There is a phenomenon called decoherence in quantum mechanics which is largely responsible for this. Basically (the following is a simplification), all the strange behavior that occurs in QM tends to happen when the wavefunctions of different particles are in phase. Decoherence occurs when the phases are randomized, so there's no special correlation between ...


5

Reynold's number is defined to be: $$ \text{Re} = \frac{ v D }{ \nu } $$ where $v$ is the characteristic velocity for the flow, $D$ is a characteristic size and $\nu$ is the kinematic viscosity. Now, why should we care? Why is Reynold's number important? Well, the first thing to realize is that the Reynolds number is a dimensionless number. This means ...


4

There are many physical intuitions often presented in various texts on fluid dynamics. I won't mention those here. I will, however, mention that mathematically the passage from a particle point of view to a continuum point of view is still a largely un-resolved problem. (With suitable interpretation, this problem was already posed by Hilbert as his 6th of 23 ...


4

You can't do it for real in quantum field theory, there are always adjustible parameters. The reason is that quantum field theory doesn't have a fundamental length, it is defined on the continuum, so it can always be rescaled. But if you have a quantum gravity theory that reduces to quantum field theory at energies less than some large energy, you can get ...


4

It's the same problem because the low scale matches in both definitions; and the high scale matches in both definitions, too. Both problems are the puzzle why the two scales are so much different. First, the low scale. In the Higgs fine-tuning, you define the low scale as the Higgs mass. But the Higgs mass can't be parameterically greater than the Z-boson ...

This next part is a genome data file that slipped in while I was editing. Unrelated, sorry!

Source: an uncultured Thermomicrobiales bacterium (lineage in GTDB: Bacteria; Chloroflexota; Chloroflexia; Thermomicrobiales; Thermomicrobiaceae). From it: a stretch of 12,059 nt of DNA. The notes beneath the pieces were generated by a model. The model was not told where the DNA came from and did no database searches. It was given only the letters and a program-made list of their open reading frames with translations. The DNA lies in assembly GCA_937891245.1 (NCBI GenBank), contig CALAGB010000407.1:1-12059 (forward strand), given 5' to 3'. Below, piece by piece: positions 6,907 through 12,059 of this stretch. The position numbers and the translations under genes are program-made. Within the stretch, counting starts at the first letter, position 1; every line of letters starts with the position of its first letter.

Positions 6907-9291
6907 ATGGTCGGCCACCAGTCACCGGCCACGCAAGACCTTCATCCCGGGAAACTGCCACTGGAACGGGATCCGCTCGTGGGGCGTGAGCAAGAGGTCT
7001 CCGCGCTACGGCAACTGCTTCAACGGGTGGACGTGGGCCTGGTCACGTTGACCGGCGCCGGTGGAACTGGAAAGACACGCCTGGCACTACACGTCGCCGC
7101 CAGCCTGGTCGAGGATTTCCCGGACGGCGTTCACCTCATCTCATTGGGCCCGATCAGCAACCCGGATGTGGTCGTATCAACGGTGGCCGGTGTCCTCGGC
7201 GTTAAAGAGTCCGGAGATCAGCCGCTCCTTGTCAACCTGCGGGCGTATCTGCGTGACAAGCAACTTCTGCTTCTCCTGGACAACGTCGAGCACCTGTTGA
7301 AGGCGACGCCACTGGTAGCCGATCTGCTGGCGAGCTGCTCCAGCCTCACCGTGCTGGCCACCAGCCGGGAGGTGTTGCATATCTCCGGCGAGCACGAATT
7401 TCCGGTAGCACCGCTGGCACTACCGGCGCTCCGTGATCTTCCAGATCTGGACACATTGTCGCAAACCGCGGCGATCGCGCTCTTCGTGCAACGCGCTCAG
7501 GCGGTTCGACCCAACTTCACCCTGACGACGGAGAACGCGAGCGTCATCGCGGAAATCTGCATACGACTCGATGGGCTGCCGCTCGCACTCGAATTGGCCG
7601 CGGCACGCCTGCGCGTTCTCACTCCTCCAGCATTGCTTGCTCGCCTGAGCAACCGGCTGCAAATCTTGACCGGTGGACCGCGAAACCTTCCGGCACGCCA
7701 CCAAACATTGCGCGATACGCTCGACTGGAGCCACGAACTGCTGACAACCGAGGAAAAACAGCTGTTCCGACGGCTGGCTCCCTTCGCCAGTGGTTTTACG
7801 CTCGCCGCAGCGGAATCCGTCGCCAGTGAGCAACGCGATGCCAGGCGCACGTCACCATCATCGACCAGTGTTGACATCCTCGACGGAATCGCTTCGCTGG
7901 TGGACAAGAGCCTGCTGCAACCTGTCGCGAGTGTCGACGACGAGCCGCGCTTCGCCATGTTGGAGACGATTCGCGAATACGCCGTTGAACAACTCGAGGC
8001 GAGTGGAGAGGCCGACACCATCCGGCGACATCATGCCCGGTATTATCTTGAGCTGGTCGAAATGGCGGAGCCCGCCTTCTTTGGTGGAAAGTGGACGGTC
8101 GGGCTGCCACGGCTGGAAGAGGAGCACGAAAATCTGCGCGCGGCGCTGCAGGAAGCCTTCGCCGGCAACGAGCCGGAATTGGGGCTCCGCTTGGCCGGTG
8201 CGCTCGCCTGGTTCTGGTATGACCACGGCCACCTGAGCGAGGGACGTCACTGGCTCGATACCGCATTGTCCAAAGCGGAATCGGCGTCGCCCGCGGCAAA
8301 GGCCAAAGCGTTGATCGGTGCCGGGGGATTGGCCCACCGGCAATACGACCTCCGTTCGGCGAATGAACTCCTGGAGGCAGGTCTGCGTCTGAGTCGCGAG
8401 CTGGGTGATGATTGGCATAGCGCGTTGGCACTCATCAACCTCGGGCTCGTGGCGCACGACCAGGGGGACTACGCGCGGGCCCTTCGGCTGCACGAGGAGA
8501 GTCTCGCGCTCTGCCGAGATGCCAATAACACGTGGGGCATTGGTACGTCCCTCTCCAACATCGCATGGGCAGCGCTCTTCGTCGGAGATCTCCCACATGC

4

All we can do precisely is give a probability for some physical quantity to have its observed value. For example (subject to various assumptions!) the probability of the cosmological constant having it's observed value is around 1 in $10^{120}$. Since this is absurdly low we say it's fine tuned. But where you draw the line between fine tuned and not fined ...


3

There is a popular physics book (similar to The Elegant Universe, but different) (EDIT: a comment suggested this is The Black Hole War, and that sounds right, although I can't reference the exact figure) that I remember addressing the significance of the Planck Mass relative to the idea of elementary particles versus black holes. For now, Wikipedia will ...


3

In physics we distinguish between the physics of "atoms and molecules" and nuclei. Atoms and molecules are described by the same theory, thus I will ignore those molecules here completely and only consider the difference between nuclei and atoms. I suppose you recognize that an atom is a bound system, so is a nucleus a bound system. Maybe you have seen how ...


3

The story is this, as much as I remember. Fahrenheit chose the zero point on his scale as the temperature of a bath of ice melting in a solution of common table salt (a routine 18th century way of getting a low temperature). He set $32^{\circ}$ as the temperature of ice melting in water. For a reproducible high point on the scale he chose the temperature of ...


3

According to the same Wikipedia article you cite, ...the zero point is determined by placing the thermometer in brine: he used a mixture of ice, water, and ammonium chloride, a salt, at a 1:1:1 ratio. This is a frigorific mixture which stabilizes its temperature automatically: that stable temperature was defined as 0 °F (−17.78 °C). The second point, at ...


3